The Toronto International Film Festival has only just begun, but the Canadian MVP race is fait accompli: Nobody is going to catch Denis Villeneuve. The Gentilly, Que.-born director has followed his Genie-winning, Oscar-nominated Incendies with two notable TIFF entries: the surreal psychodrama Enemy, starring Jake Gyllenhaal as a man tracking his own doppelganger; and Prisoners, which features Gyllenhaal again as a cop trying to locate a pair of kidnapped children. Touted at both the Telluride and Venice festivals as an Oscar contender, Prisoners has also earned Villeneuve a deal with the American production company Alcon Entertainment to develop a new original feature. He spoke to The Globe on the first day of the festival.
Prisoners is about certain aspects of life in the United States, including the link between religious conviction and a certain kind of righteous violence. Was it interesting to watch the movie in Telluride, with an American audience?I think the relationship between violence and religion is quite universal. We often use religion to justify our actions, and that can be linked with every religion. I think as Canadians we’re pretty close to Americans, except we have less power. The ways our countries are using torture, we’re closer than we think we are. There is a greater tension between individuals and institutions in America, though. It’s cowboy country. I always thought that Prisoners could have been a Western.
There’s a definite northern vibe to the film. Why did you want to use Pennsylvania as its setting?The script was originally set in Boston. I wanted it to be set somewhere close to Canada, so it would have the right sort of weather, but I didn’t want to deal with Boston accents. I had an Australian star. I’m French-Canadian, so I can’t help actors with accents. We had a big meeting, and we tried to think of the places in America where people speak with a normal accent. I’ve always loved Pennsylvania, because it’s close to Quebec. It’s a landscape that I thought was suitable. When I read the first scene where they’re hunting the deer, I saw it happening in that state. The script was set in a village, but I wanted to put it in the suburbs – a scary place without a community, where it’s just houses linked with highways. There’s all of this ugliness, but I needed someone who could make poetry out of it.
Which is why you hired the great Roger Deakins as your cinematographer?It was the first time in my career I had the impression that I was working with a genius. There were times when I had tears in my eyes looking at the beauty of the images. Roger Deakins is very sensitive about light, and it’s amazing to see him working. He’s like a painter. It was just so impressive. There are no coincidences in his work. Everything is planned. Everything is controlled. The colour timing on Prisoners took like 10 minutes, because there was nothing left to do.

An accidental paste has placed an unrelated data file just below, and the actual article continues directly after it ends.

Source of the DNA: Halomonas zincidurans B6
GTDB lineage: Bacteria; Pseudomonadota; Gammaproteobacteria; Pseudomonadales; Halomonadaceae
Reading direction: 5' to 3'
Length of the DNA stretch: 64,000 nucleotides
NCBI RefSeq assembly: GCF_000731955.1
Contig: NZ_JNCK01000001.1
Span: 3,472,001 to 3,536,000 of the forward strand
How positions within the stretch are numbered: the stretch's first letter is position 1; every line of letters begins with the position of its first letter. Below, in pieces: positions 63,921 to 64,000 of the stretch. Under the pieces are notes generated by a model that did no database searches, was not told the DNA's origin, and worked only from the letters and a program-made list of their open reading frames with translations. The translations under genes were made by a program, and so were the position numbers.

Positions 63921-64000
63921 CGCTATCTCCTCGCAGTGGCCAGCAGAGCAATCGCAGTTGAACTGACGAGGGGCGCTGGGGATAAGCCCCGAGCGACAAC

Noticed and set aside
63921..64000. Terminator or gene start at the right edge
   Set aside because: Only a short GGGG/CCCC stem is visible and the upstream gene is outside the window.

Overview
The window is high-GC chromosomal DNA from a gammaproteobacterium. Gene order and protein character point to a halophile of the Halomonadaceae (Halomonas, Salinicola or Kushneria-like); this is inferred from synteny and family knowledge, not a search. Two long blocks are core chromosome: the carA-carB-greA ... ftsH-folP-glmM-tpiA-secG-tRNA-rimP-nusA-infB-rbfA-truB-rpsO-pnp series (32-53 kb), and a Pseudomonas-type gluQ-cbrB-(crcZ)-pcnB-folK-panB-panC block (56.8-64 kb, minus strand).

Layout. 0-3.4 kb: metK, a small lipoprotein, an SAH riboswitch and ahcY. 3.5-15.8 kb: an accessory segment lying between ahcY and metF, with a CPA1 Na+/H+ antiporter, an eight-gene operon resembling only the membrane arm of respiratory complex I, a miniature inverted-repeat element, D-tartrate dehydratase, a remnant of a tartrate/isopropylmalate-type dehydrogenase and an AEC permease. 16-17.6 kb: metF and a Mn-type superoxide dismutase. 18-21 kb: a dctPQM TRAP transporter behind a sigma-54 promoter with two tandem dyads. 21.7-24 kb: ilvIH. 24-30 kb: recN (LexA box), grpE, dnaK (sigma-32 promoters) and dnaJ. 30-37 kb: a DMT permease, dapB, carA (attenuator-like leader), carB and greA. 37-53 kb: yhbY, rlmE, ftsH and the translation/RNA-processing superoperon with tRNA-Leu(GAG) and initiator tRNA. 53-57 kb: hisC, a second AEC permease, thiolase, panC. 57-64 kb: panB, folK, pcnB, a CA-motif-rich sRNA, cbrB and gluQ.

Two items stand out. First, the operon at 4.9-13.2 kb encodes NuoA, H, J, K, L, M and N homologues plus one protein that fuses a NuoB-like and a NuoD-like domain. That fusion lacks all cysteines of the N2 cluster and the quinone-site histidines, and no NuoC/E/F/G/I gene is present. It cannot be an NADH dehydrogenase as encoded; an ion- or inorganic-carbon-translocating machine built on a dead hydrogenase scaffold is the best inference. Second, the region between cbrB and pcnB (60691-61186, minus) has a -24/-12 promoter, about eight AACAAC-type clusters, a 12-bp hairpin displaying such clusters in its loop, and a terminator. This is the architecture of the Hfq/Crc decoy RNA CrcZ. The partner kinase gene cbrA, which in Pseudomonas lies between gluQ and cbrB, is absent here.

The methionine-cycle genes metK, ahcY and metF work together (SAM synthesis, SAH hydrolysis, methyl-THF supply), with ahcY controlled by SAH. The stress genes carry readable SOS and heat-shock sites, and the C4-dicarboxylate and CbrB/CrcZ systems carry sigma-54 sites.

I’d imagine that sense of control over the images suits you. You are yourself a very strong visual stylist.
The style of a film is fundamental to me. I always like to work with strong cinematographers. We defined a vocabulary for this movie and we stuck with it. Roger wanted to make my film, he wanted me to be happy. In some ways I think he protected me. There were no concessions.
The deal that you just signed with Alcon gives you a lot of freedom. Are you surprised that you’ve gone so quickly from a filmmaker working independently in Canada to somebody who can call the shots on a big American production?
The way I work is always one step at a time. I did Prisoners for very specific reasons, and it was a privilege. But if this morning you said to me, ‘Denis, that was your last movie,’ I would say ‘ok thanks,’ because it was a great adventure to work with those actors, and with those artists. The movie has been well received, so I get to make another one. What I love about Hollywood is getting to work with that level of talent. Can you believe the actors that I get to have in the same frame? You get addicted to that.
You seem to have a fondness for Jake Gyllenhaal, shooting two movies back to back with him.I loved him in several other movies, and I was curious to meet him. When we met, we bound together and in two minutes, it was like, ‘That’s not Jake. That’s my brother!’ I think we met at the right time and the right place. He wanted to explore, and I had the same needs. [On Enemy], we spent several weeks together in an apartment in Toronto experimenting with acting – it was like a laboratory. We had a lot of the same questions about what we were doing. After Enemy, I thought it would be great to continue on the next project. I mean, sometimes he pissed me off, and sometimes I hated him, but I deeply love him. What I love about him is that he has the ability to surprise me. He likes to create chaos. Sometimes on Enemy, we did 30 or 40 takes, to get closer to a certain truth.
Prisoners is such a precise movie, so I’d imagine there’s less room for that sort of chaos.Yes, it’s more precise, but there are scenes with some improvisation in them. There are moments where Jake went crazy. Hugh [Jackman] and Jake together … to get to put them in the same frame … it was like explosions, and those moments are in the film. To me it was a massive privilege.